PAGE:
Wi-Fi radio signals are divided into bands and channels. Most HomeKit devices operate on the 2.4GHz band, and there are essentially only three non-overlapping channels available to you on 2.4GHz: 1,6, and 11. With only three clean channels available, it is highly likely that you will have a lot of potential interference from neighboring Wi-Fi networks if you live in a city or an apartment building. Use a Wi-Fi scanning app such as WiFi Explorer or WiFi Explorer Lite (free) to scan your environment and configure your Wi-Fi to use the least congested channel available.
Many home Wi-Fi systems will offer an "auto" mode to automatically change the Wi-Fi channel for you. They are supposed to automatically change to the cleanest channel for you. Changing the Wi-Fi channels can affect the reliability of your HomeKit devices to stay connected to Wi-Fi. Personally, I turn the auto-channel option off and set my channels manually.
Wi-Fi "Smart" Features
Many home Wi-Fi systems have features that are supposed to "improve" your home network. More often than not, these features can do more harm than good. Often times these features are used for marketing to set their routers apart from their competitors. These features go by many names: Beam Forming, Band Steering, Game Mode, Air Time Fairness, Air Time Quality, MIMO, auto-whatever, etc. I recommend you turn most of these features off. You may need to do some research to see what a feature is, and whether it should be turned off or not. Generally speaking, I try to run a network that is clean and simple, and turn off any "fancy" features that are trying to bend and twist Wi-Fi devices into doing something they wouldn't otherwise do. Here is an article written by John Lian that gives similar advice: Get reliable connection with your HomeKit devices.
Another reason you want to turn these auto/dynamic and smart features off is for (network) consistency. For consistency in your network experience and consistency when troubleshooting, you don't want your environment to change if you can avoid it. Every change (band, channel, addresses, software and firmware updates, new devices, offline devices, etc) can potentially change a well-working HomeKit environment into an unpredictable, frustrating mess. Get your network running stable, and avoid changes when you can to keep it that way.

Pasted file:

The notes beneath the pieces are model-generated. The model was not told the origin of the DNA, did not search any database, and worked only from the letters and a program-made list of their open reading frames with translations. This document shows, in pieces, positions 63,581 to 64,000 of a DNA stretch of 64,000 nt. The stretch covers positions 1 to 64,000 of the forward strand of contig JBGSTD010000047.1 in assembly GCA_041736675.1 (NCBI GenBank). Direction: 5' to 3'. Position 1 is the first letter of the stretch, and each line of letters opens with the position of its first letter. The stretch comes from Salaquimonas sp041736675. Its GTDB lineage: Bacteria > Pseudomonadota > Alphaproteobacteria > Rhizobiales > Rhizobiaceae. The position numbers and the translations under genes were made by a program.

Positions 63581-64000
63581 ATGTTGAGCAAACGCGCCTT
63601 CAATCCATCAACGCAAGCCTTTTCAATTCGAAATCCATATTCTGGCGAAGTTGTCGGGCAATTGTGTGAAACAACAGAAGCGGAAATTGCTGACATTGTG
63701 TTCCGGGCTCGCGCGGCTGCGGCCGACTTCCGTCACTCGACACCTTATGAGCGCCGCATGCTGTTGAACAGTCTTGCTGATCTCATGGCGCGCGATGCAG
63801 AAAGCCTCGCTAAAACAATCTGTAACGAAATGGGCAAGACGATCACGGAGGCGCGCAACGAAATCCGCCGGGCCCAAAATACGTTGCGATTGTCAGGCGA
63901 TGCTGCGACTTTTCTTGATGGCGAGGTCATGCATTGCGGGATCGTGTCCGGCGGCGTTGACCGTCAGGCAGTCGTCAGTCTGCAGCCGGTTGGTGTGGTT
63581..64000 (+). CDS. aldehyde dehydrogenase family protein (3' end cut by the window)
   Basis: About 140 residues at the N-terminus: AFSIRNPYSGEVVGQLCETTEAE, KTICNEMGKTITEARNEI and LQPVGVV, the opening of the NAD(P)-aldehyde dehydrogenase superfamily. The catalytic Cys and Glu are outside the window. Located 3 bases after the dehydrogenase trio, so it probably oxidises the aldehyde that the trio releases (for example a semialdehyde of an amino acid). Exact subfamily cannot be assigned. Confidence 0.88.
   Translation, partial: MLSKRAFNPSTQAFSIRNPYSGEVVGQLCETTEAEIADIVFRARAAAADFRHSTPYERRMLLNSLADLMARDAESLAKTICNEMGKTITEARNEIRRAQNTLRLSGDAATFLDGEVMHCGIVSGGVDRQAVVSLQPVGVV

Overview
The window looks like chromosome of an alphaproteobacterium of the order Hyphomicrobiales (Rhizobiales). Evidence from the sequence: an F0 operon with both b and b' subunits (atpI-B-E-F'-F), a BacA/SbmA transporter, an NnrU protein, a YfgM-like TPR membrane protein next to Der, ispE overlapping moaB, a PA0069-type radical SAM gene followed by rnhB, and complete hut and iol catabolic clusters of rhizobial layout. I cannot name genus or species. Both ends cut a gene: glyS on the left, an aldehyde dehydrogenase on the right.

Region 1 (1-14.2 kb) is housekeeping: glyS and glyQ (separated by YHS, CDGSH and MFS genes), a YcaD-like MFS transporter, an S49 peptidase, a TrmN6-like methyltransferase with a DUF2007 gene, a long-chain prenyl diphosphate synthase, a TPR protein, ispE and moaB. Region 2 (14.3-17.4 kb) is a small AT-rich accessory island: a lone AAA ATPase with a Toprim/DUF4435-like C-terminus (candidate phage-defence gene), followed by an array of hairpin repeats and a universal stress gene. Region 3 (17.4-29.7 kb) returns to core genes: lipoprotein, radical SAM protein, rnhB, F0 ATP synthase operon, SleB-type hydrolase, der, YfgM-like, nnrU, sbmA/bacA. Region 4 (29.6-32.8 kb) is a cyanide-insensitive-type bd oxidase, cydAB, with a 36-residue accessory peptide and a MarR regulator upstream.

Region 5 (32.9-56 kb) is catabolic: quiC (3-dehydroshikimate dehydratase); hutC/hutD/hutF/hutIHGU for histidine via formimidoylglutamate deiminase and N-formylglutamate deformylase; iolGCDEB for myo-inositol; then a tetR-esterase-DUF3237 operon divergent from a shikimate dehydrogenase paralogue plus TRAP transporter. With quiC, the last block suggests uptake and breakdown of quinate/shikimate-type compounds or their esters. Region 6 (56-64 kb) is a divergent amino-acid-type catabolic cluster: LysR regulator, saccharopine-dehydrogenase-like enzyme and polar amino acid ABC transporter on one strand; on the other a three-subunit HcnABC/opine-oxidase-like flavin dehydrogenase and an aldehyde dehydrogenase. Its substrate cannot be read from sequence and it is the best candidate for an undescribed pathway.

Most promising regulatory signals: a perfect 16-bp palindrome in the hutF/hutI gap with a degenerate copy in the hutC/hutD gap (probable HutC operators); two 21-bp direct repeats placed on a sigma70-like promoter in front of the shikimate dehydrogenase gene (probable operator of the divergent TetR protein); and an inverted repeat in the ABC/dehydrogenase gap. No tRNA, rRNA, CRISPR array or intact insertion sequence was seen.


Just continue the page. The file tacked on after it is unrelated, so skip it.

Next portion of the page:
But My Wi-Fi Coverage Is Good
One of the things that people fail to realize is that a laptop that connects well in the living room for browsing reddit and amazon does not equate to a smart plug working reliably well in the same room.
First of all, laptops have much larger and more powerful antennas than SmartHome devices (they also probably have more robust Wi-Fi software drivers). But more importantly is how communications are handled. When the web browser on your laptop encounters an error when requesting data from a website, it asks the server to send it again. Due to the nature of web browsing and how web pages load, you may not even noticed the number of errors on your connection. But when you ask a light to turn on and it takes two seconds, you will really notice that.
Some Things You May Not Know About Wi-Fi
I mentioned at the beginning that the 2.4GHz band only provides three non-overlapping channels. Make sure your home network is on the cleanest channel(s)!
It is the software and hardware on the client (in other words, your computer, or phone, or iPad, or smart device), not the access point, that determines how it connects to Wi-Fi.
Another thing to be aware of is that (prior to the newly-released Wi-Fi 6 specification) only one device can talk to a Wi-Fi radio at a time. Period. All of the MIMO features and other marketing mumbo jumbo that implies a Wi-Fi router is handling more than one connection at a time is baloney. A way to really picture this is to imagine placing a single chair in the middle of the room. Now fill that room with 20 people. Now imagine that the only person that can talk is the person sitting in the chair. Now imagine that in order to sit in the chair you have to ask for permission and receive permission first. Now imagine that permission to sit in the chair isn't given until the current person is done talking. Now have the 20 people in the room discuss politics. That's how Wi-Fi works. All that being said, Wi-Fi access points change "who is sitting in the chair" very, very, very, quickly. But it is still only one device at a time. This is why it is important when looking at mesh Wi-Fi systems to either connect the backhaul using Ethernet or pick a system that has a dedicated radio for the backhaul communications.
Many consumer grade Wi-Fi systems cannot handle more than 50 connected devices at a time, and their performance falls as more devices connect. Now think about how many smart switches and outlets you might have in your home. Thinking of that, read the Bridges vs Wi-Fi section to learn why bridged-HomeKit gear is a good thing (contrary to what you may have heard in online forums).
Apple's Advice on Configuring Wi-Fi: https://support.apple.com/en-us/HT202068